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3-422 Memorandum for General McNair, November 24, 1942

1942
   
Publisher: The Johns Hopkins University Press
Date: November 24, 1942

Subject: World War II


Memorandum for General McNair

November 24, 1942 [Washington, D.C.]

Confidential

North African operation

I listened yesterday to Major Starbird’s (OPD) description of what occurred at Oran.1 He made a beach landing and stayed around that city for seven days. I believe you had several representatives with the various task forces. Now that I am taking a back-sight it seems to me we should have had at least a half a dozen officers & double the number of noncom. officers from eight or ten divisions next to go overseas. There might have been some trouble in getting these men home promptly but certainly it would be of incalculable benefit to the troops if each division had with it a nucleus of officers and men who had actually made such a landing and had seen the confusion and fighting as did Major Starbird. Of course we can draw officers and men away from those units but it will be some time before we feel free to do this.

I mentioned the foregoing to be considered with relation to future operations. To send men over now requires very special transportation arrangements unless they go in on some of the convoys, but even so, unless they go to Tunisia they probably would not see much of action.

Promotions

Do you think it advisable to promote 2nd lieutenants to 1st lieutenants in two or three months after they have received their first commissions? It seems to me that whether or not a man is a 1st lieutenant or a 2nd lieutenant is of little importance in connection with his company duties. An excess of one or the other does not make any particular difference. An excess of captains would be an embarrassment, because there would be an adverse morale effect to put captains in command of platoons. I mention this because I have found my stepson promoted within three months after he had joined the headquarters, on a limited duty status, at Richmond, Virginia. I admit his morale was improved but I do not see any selection in the process because as I understand it this was a block promotion.

There is another phase of this promotion matter that troubles me. We establish a troop basis, as it were, for officer requirements, but I find them jumping kids to high rank without any particular demonstration of efficiency, but merely because the position permits of that rank. This is particularly true in staff jobs. What is your view of the matter?2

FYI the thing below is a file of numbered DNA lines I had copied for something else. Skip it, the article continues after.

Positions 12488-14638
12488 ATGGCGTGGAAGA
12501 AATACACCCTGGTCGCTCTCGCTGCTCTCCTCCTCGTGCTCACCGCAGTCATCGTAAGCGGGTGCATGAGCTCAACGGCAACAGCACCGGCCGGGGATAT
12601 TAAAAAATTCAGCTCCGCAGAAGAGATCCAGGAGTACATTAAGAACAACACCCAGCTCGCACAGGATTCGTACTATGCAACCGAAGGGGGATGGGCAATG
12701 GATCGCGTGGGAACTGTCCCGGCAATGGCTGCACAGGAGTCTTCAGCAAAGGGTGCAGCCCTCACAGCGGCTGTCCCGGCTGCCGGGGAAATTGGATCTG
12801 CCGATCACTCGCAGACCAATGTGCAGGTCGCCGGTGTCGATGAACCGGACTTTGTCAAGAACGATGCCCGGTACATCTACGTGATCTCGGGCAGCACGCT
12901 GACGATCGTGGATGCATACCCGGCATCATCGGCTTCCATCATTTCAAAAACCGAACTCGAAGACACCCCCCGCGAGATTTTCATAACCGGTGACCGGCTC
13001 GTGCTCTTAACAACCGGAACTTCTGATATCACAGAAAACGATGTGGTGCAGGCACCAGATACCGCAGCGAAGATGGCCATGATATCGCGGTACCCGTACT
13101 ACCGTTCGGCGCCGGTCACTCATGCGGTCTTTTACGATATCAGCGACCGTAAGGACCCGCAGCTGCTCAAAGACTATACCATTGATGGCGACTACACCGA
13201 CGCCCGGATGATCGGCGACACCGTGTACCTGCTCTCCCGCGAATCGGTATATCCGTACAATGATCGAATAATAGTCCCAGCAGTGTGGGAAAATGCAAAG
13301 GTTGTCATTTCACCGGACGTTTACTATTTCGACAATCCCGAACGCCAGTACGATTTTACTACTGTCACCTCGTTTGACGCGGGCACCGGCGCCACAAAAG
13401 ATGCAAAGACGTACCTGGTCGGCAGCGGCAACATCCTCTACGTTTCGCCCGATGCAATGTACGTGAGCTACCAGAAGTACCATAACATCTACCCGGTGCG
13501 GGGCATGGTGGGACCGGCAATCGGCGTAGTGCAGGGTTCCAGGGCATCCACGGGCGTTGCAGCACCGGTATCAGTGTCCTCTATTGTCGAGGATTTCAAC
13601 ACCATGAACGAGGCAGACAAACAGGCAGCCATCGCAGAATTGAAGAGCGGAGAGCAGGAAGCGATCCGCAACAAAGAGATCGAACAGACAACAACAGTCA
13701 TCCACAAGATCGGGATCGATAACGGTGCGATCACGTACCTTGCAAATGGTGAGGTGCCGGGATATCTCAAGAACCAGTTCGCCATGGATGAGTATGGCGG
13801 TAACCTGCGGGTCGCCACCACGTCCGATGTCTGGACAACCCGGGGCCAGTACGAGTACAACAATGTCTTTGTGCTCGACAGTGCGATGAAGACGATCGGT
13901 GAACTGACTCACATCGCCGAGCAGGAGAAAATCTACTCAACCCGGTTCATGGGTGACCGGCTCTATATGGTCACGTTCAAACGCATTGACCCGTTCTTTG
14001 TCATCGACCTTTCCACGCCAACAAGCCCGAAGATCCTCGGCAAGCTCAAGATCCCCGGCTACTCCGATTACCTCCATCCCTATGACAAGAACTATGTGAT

Document Copy Text Source: George C. Marshall Papers, Pentagon Office Collection, Selected Materials, George C. Marshall Research Library, Lexington, Virginia.

Document Format: Typed memorandum.

1. Alfred D. Starbird (U.S.M.A., 1933) had been assigned to First Division headquarters between November 1 and 22.

2. McNair replied that the Operations Division controlled the number of observers that Army Ground Forces could send to a theater and that transportation shortages were the chief cause of the strict limitation. He admitted that some officers in the lower grades were being promoted too rapidly, but he noted that the cause was commanders filling the vacancies that had been created by the recent shortage of officers. “I favor setting up a requirement of three months [the file copy indicates that at this point Marshall wrote in the margin ‘actually on duty with a unit’] in the grade of 2d lieutenant before promotion,” even for U.S. Military Academy graduates. (McNair Memorandum for the Chief of Staff, November 30, 1942, NA/RG 165 [OCS, 210.2].)

Recommended Citation: The Papers of George Catlett Marshall, ed. Larry I. Bland and Sharon Ritenour Stevens (Lexington, Va.: The George C. Marshall Foundation, 1981- ). Electronic version based on The Papers of George Catlett Marshall, vol. 3, “The Right Man for the Job,” December 7, 1941-May 31, 1943 (Baltimore and London: The Johns Hopkins University Press, 1991), pp. 450-451.

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Holding ID: 3-422

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